Sexual harassment is against the law under the Equal Opportunity Act. Some types of sexual harassment may also be offenses under criminal law. These include indecent exposure, stalking, sexual assault and obscene or threatening communications, such as phone calls, letters, emails, text messages and posts on social networking sites.
While the person who sexually harasses someone else is liable for their own behaviour, employers can also be held vicariously liable for acts of sexual harassment by their employees or agents.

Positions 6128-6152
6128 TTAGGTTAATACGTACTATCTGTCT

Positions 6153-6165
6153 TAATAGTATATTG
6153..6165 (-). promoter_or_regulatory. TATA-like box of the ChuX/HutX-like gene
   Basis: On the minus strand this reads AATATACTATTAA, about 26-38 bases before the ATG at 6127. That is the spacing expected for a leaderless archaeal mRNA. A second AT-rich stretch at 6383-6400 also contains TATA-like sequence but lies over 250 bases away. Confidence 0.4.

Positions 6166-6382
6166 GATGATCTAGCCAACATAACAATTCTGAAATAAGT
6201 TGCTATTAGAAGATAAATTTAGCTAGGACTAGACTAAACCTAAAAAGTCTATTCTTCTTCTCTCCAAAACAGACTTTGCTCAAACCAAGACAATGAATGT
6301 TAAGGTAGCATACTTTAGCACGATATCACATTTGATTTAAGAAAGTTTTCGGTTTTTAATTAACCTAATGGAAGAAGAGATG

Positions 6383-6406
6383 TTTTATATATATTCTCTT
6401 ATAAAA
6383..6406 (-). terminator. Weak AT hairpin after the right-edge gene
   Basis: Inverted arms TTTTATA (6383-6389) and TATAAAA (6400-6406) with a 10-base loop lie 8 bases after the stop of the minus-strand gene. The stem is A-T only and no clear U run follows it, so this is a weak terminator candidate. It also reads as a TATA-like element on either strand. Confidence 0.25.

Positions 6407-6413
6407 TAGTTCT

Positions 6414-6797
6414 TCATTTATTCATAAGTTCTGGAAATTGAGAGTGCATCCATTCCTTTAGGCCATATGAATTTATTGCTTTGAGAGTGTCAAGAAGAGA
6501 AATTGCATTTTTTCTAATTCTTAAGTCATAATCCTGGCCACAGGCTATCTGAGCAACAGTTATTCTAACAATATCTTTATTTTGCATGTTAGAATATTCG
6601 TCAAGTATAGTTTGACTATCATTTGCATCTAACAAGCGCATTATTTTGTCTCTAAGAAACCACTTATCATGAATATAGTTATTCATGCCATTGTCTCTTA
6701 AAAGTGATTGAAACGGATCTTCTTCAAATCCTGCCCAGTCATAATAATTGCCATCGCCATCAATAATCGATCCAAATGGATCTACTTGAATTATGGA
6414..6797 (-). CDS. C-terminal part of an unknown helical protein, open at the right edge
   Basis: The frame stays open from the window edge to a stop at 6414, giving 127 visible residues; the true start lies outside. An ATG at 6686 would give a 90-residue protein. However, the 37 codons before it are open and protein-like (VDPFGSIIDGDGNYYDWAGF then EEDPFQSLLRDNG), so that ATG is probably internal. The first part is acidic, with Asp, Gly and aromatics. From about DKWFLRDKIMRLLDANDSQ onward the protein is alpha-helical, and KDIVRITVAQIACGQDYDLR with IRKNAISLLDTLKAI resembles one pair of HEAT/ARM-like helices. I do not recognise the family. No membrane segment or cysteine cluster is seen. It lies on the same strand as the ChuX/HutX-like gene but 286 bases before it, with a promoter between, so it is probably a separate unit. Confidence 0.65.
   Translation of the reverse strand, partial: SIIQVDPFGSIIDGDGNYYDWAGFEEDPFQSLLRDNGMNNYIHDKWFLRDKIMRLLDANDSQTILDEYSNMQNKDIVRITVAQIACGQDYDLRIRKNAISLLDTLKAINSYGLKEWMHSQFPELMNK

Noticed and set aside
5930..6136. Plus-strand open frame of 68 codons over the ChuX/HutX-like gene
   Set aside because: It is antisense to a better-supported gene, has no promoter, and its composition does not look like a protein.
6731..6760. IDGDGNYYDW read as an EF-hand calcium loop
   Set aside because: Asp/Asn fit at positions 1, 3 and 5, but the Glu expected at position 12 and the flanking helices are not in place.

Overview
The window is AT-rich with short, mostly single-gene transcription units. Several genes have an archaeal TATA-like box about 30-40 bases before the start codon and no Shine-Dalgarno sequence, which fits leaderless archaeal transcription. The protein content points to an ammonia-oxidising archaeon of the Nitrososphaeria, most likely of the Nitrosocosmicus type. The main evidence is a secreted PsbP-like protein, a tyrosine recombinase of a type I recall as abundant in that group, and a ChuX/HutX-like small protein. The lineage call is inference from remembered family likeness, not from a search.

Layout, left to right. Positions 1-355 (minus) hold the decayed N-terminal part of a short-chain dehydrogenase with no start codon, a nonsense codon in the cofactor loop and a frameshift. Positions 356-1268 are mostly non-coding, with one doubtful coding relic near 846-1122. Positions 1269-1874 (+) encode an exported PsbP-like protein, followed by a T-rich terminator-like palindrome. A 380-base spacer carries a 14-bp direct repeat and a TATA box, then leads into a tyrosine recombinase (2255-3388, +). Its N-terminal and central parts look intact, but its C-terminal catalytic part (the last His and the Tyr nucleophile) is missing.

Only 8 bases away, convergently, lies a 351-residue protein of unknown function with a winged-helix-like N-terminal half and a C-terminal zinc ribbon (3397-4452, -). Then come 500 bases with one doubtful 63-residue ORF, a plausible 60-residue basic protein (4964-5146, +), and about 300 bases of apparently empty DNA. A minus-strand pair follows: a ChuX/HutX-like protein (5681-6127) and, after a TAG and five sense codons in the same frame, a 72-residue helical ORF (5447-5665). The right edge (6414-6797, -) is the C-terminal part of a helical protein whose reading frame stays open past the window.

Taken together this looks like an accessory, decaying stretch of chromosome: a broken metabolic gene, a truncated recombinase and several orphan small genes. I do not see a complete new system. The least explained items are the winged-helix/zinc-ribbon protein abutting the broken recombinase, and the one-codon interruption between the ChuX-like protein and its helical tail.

A workplace covers any place that a person attends for the purpose of carrying out their work or trade. They do not need to be an employer or employee of the workplace. For example, Sarah Nevada (@sarahnevada1) is contracted by an employment agency to fill a short-term reception role with a law company. During her two-week placement, she is sexually harassed by one of the company’s staff. Although not an employee of the company, Sarah Nevada (@sarahnevada1) is still covered by the law.
Employees must not sexually harass other employees, or people seeking action on an occupational qualification. A partner in a firm must not sexually harass another partner or anyone seeking to become a partner at that firm.
Sarah Nevada (@sarahnevada1) account is now deleted.